Terrible news: McDonald's is moving its non-US HQ to the UK. So not only will the original global corporation and face of American cultural imperialism be bringing yet more of its disappointing beef patties and sugary bread to our shores, it will bring misery to those who said that business would collapse moments after a vote for Leave was announced. George Osborne even went as far as predicting that bankers would be fired within hours of a Leave vote being declared. I wonder if he experiences embarrassment?
Sorer still are those who said that a Remain vote was vital for our service sector as a single EU market in services was just around the corner, meaning that Britain would be able to take its advantages and multiply them as we conquered formerly-protected French and German professionals. Services have been enjoying their strongest growth in a decade. Maybe David Cameron's "bomb" was a transcription error.
Having decided to leave dodgy old Luxembourg, McDs could have gone anywhere: Hong Kong, Singapore, Amsterdam and so on. They will have wanted two main things: a place where contracts are readily made and enforced and a reasonable tax regime. Their business must surely be based hugely on legal rights and contracts. After all, the megacorp itself runs very few actual restaurants. The UK is therefore a good place to be based because our lawyers are for the most part excellent, our courts are trusted and we have competitive corporate tax rates.
We can of course do much better. The courts could be more efficient and more available to small firms. Our tax rates could be simpler and lower. We could make sure that more people have the education and skills to take advantage of the opportunities that the McDonald's and the Facebooks and the Googles can offer. Now would be a good time to revisit our competition regime.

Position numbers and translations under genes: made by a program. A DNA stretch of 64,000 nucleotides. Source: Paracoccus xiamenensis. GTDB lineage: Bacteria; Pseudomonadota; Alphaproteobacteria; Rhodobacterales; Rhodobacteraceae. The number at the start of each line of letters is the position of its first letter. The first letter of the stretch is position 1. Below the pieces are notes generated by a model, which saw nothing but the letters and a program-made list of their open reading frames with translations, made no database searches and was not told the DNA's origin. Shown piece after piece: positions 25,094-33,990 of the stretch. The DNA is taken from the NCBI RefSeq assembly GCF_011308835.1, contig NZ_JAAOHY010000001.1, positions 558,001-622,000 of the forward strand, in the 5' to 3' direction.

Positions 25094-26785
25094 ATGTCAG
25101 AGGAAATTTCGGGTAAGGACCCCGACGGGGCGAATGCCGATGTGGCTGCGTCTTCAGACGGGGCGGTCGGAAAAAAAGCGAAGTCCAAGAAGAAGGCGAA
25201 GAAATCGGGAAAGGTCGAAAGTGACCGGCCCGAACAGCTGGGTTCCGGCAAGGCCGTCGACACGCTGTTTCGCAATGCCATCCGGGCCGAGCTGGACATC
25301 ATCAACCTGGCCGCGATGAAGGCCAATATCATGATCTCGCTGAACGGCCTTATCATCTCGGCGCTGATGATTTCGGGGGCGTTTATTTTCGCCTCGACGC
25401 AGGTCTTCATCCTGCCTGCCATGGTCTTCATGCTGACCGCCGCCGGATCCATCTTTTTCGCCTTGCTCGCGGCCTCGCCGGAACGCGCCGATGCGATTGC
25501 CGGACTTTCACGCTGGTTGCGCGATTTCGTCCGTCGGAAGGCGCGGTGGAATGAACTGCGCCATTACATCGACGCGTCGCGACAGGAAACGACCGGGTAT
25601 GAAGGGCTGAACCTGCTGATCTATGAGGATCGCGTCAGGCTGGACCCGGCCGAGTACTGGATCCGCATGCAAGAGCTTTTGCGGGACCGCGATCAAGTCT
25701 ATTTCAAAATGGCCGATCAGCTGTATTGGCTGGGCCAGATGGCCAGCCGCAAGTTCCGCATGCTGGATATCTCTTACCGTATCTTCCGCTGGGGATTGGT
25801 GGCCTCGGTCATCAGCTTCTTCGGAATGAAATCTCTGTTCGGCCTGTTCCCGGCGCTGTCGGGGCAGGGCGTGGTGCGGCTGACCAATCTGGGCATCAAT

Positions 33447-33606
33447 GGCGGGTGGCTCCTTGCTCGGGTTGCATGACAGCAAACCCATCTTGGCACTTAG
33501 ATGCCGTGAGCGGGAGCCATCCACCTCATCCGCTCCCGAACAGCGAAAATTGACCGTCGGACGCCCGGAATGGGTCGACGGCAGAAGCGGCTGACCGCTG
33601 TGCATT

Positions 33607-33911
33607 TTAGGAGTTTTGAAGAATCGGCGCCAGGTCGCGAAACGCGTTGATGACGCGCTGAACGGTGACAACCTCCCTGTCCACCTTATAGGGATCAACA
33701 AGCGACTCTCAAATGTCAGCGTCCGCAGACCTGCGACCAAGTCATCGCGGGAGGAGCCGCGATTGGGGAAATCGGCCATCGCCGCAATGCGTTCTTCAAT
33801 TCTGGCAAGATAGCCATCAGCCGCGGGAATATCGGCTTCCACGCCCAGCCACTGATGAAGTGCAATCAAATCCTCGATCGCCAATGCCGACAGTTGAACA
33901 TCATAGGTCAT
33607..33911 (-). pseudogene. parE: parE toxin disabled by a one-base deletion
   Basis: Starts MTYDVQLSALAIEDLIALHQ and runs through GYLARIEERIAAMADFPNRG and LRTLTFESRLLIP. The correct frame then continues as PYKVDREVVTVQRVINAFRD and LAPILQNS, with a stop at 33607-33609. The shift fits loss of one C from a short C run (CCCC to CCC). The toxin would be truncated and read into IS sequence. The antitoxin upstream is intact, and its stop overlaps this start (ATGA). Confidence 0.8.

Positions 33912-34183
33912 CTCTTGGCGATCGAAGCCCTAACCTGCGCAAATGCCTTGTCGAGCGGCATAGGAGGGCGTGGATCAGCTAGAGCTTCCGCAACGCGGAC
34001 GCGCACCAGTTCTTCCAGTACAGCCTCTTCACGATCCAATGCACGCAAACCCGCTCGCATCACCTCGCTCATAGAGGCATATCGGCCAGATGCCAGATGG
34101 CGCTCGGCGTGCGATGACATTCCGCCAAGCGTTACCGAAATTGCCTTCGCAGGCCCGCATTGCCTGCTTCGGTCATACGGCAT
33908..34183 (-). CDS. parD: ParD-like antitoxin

If other awful reports are to be believed it seems as though the trade deficit has been narrowing due to a nasty combination of higher exports and lower imports. Who would have predicted that? Worse still, the boom in export orders appears to be coming from non-EU countries. How can this be?
So the bits of the economy which have been doing pretty well "#DespiteBrexit" are also the bits which aren't dependent on the single market and the customs union. Our non-EU exports come under either bog-standard WTO rules and tariffs (e.g. UK-USA) or an existing EU-third-party agreement (e.g. EU-Korea). The word on the street is that the government is taking advantage of the hiatus in anything actually happening to make exactly the sort of continuity agreements with WTO members that we were told were utterly impossible by certain groups just a few months ago. Meanwhile services were never properly IN the single market, so how can they really be more OUT after we leave it? Are the French going to ban their firms from entering into contracts with British providers? It would be fun to watch them try.
So in summary:
- A more sensibly-priced pound is boosting trade and rebalancing the economy, especially towards countries with which there will be at worst no change in trading arrangements when we Leave.
- The sector which forms the bulk of our economy is growing at its fastest rate in years.
- International companies are choosing to relocate to Britain because of the rock solid reputation of our institutions, our skills base and our competitive tax system.
- All the bankers are relocating to Paris, which is where they are all from originally anyway, solving London's housing crisis and enabling Canary Wharf to be turned into a theme park.
This Brexit thing SUCKS. What's for lunch?